A Conservative's Tips For Finding The Right Mate

Play associated audio

The Conservative Political Action Conference has been a Washington fixture for decades, but as it's grown older it's also added more features designed for young people. College-age youth come to Washington to talk politics and policy, but they're also interested in, well, each other. So this year's agenda included a session on dating for conservative singles.

Wayne Elise is a conservative and a real life dating guru. The 43-year-old is known as the "Libertarian 'Hitch.'"

"Conservative people have a hard time hooking up," Elise says. "They have a hard time meeting people sometimes because they're way too serious." Have a sense of humor, Elise advises his audience. "Be yourself and avoid being mundane."

His tips could benefit anyone, regardless of his or her politics. But then, maybe that's the point.

"It's not all that different," says Right Wing News blogger John Hawkins, who invited Elise to the conference. "Conservative dating. They're still people." They still have questions about sex and how to approach someone they're attracted to — and Elise is full of answers.

Learn how to flirt, he tells the relatively few women in his audience. "Be more sexual," he tells the guys.

"That doesn't mean you go and say 'Hey, you wanna have sex?'" Elise says. "It does mean hey, tell a girl why you find her attractive."

And don't be afraid to look outside your own political circles for a partner. "People mostly stick to their own group," he says, "and that's a shame."

CPAC attendee Jacqueline Otto agrees, but only up to a point. "What wouldn't work is if you're a conservative and the other person just doesn't care," she says. "The other person doesn't value what it means for you to be conservative."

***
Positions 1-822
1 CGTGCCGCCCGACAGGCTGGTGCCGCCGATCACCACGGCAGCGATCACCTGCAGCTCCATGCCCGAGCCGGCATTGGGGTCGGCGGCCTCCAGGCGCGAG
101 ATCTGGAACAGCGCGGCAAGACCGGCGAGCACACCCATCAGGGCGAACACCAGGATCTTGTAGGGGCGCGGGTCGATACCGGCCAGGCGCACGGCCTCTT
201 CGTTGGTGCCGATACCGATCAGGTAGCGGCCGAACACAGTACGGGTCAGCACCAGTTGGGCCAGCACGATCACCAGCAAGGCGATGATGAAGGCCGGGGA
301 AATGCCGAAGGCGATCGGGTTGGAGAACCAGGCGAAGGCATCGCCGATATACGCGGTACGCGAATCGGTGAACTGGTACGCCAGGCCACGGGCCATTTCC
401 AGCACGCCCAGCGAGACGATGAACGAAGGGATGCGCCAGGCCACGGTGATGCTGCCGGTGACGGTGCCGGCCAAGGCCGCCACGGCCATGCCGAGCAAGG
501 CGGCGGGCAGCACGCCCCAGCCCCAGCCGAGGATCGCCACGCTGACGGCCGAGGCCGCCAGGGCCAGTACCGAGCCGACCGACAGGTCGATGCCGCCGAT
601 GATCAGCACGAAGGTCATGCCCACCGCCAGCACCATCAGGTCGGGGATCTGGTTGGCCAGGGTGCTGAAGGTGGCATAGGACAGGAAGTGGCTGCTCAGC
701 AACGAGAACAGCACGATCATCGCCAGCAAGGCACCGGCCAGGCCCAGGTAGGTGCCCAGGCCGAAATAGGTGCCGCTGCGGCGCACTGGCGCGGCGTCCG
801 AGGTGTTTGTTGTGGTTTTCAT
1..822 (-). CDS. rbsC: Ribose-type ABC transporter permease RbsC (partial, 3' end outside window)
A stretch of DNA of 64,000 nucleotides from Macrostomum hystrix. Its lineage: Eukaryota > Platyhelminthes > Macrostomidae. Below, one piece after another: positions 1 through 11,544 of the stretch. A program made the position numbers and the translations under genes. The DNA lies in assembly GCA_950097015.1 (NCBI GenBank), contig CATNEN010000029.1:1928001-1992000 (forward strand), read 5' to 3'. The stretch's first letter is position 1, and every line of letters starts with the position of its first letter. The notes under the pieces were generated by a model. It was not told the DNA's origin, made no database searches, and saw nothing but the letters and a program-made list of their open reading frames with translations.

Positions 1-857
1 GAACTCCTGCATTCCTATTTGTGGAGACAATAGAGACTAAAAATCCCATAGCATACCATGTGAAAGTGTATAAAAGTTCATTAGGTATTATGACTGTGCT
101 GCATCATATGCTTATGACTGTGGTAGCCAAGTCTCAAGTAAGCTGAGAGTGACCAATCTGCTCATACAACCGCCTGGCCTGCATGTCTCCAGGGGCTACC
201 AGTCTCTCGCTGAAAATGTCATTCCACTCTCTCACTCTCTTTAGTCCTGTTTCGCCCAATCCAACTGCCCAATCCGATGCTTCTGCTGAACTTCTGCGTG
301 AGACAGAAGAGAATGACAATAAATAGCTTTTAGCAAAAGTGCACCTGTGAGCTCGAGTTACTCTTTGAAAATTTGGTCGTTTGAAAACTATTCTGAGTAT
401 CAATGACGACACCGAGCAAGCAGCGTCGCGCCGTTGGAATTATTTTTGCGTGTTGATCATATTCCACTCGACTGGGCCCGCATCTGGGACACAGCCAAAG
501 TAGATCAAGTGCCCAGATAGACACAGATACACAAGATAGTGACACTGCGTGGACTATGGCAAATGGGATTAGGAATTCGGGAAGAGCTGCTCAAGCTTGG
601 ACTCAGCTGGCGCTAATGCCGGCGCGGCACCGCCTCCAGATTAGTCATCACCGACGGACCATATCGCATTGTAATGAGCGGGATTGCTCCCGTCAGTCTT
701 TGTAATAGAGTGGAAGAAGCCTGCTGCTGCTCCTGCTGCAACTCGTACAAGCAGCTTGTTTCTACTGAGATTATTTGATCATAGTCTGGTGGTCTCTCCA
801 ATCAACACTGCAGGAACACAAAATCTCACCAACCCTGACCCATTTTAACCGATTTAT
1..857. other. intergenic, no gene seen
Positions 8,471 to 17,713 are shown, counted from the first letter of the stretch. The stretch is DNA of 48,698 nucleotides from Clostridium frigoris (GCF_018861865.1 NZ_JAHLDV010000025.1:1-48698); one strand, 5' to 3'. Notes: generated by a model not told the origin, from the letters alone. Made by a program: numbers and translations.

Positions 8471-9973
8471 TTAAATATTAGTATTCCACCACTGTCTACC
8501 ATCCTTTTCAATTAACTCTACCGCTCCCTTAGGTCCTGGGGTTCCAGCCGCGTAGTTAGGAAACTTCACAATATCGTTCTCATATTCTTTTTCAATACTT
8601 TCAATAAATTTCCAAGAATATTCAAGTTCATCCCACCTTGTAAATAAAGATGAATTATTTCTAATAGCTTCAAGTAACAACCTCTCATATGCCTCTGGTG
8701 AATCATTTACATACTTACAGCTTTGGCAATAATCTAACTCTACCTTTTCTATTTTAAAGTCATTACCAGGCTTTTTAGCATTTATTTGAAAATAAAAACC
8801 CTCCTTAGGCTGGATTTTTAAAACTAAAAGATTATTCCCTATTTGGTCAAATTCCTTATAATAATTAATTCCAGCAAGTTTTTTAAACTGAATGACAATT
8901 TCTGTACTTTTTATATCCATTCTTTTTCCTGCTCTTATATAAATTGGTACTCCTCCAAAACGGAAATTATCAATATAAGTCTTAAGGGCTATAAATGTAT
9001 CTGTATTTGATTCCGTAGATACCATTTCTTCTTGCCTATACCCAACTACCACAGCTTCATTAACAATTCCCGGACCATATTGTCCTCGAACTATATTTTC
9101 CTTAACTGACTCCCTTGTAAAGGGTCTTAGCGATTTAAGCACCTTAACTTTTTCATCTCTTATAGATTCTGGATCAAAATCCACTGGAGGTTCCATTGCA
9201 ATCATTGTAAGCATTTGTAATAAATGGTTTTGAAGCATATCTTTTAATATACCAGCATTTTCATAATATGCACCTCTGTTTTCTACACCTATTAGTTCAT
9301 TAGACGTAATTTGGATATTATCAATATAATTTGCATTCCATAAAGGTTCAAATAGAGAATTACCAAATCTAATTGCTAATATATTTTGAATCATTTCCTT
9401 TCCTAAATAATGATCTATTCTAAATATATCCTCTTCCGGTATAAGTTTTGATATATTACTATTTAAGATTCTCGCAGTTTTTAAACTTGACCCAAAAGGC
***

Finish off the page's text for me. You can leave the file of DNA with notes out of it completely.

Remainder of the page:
What's important, says Hawkins, is that there's room for amicable debate. "It has to be the sort of thing where they're OK with you thinking Al Gore's a moron, and you're OK with them not liking Sarah Palin," he says.

And you need to enjoy spending time doing other, nonpolitical things together. Elise suggests strolling through downtown Manhattan taking Polaroid pictures of each other.

But 31-year-old Ryan Horn had another idea: a gun range. He says shooting some rounds with his girlfriend was a major part of his wooing process. "That's what worked on our second date and I think it will work on our fourth and fifth," he says. Horn says that's where they'll be spending Valentine's Day, too.

Copyright 2012 National Public Radio. To see more, visit http://www.npr.org/.


Not My Job: We Ask The Choreographer Of 'The Lion King' About Lying Kings

We recorded the show in Rochester, N.Y., this week, which is home to the Garth Fagan Dance company. We'll ask acclaimed choreographer Garth Fagan three questions about really deceitful people.

Migrants Work To Hold Onto Latin Food History In Gentrifying D.C. Neighborhood

A restaurant in Washington D.C. that has long been a haven for Central American immigrants is adapting to gentrification in the neighborhood.

Graceful Losers Triumph, In Spite Of Defeat

One way or another, someone's going to lose on election night. And there's a graceful way to concede defeat, as Adlai Stevenson showed in 1952, and Al Gore did in the disputed 2000 election.

Wikileaks Dump Method: Sociologist Says Not All Leaked Passes Public Interest Test

Scott Simon talks to Zeynep Tufekci, associate professor at the University of North Carolina at Chapel Hill, about the perils of mass information releases, like the latest Clinton campaign email leak.

Leave a Comment

Help keep the conversation civil. Please refer to our Terms of Use and Code of Conduct before posting your comments.